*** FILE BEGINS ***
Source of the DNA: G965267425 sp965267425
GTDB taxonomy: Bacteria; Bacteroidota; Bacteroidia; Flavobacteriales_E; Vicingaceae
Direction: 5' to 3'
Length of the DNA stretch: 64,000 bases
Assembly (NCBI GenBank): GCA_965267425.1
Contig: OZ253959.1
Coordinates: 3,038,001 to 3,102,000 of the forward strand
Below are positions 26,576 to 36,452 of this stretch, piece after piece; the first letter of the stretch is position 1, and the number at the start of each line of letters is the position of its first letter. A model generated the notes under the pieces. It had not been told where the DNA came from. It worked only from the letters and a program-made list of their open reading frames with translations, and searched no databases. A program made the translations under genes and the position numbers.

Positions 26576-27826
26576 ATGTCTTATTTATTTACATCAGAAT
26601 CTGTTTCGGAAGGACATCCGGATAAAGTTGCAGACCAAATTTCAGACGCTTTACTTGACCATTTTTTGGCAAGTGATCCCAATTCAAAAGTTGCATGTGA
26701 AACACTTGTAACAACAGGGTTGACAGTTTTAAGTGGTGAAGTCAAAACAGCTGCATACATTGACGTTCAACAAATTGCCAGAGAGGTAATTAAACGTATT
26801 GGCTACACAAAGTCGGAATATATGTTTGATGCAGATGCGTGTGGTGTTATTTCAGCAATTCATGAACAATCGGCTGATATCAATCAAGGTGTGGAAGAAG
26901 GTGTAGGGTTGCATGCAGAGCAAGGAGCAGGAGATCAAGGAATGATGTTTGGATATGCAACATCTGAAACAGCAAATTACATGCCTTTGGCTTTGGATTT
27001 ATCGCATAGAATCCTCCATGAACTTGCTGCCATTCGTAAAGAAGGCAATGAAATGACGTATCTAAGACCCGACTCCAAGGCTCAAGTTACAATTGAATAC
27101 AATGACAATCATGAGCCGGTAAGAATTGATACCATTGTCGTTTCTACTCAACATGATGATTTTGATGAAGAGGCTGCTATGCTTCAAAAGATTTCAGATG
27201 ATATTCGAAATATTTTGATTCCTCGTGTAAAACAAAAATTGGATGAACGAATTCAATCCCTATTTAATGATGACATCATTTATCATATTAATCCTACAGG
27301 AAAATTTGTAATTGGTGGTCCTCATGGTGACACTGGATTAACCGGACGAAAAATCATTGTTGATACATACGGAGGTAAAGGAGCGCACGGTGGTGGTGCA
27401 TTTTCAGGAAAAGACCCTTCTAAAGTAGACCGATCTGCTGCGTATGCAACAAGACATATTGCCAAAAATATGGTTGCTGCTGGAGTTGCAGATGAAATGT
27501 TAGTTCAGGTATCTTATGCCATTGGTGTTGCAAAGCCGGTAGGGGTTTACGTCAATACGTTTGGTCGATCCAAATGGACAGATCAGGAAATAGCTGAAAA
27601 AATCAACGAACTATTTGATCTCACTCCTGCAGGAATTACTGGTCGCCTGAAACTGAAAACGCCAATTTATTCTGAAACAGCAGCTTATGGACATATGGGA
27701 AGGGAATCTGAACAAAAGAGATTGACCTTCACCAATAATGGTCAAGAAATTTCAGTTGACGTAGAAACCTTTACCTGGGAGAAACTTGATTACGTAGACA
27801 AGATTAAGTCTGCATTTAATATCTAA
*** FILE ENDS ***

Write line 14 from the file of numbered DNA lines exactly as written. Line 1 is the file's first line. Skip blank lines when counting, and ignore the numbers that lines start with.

26901 GTGTAGGGTTGCATGCAGAGCAAGGAGCAGGAGATCAAGGAATGATGTTTGGATATGCAACATCTGAAACAGCAAATTACATGCCTTTGGCTTTGGATTT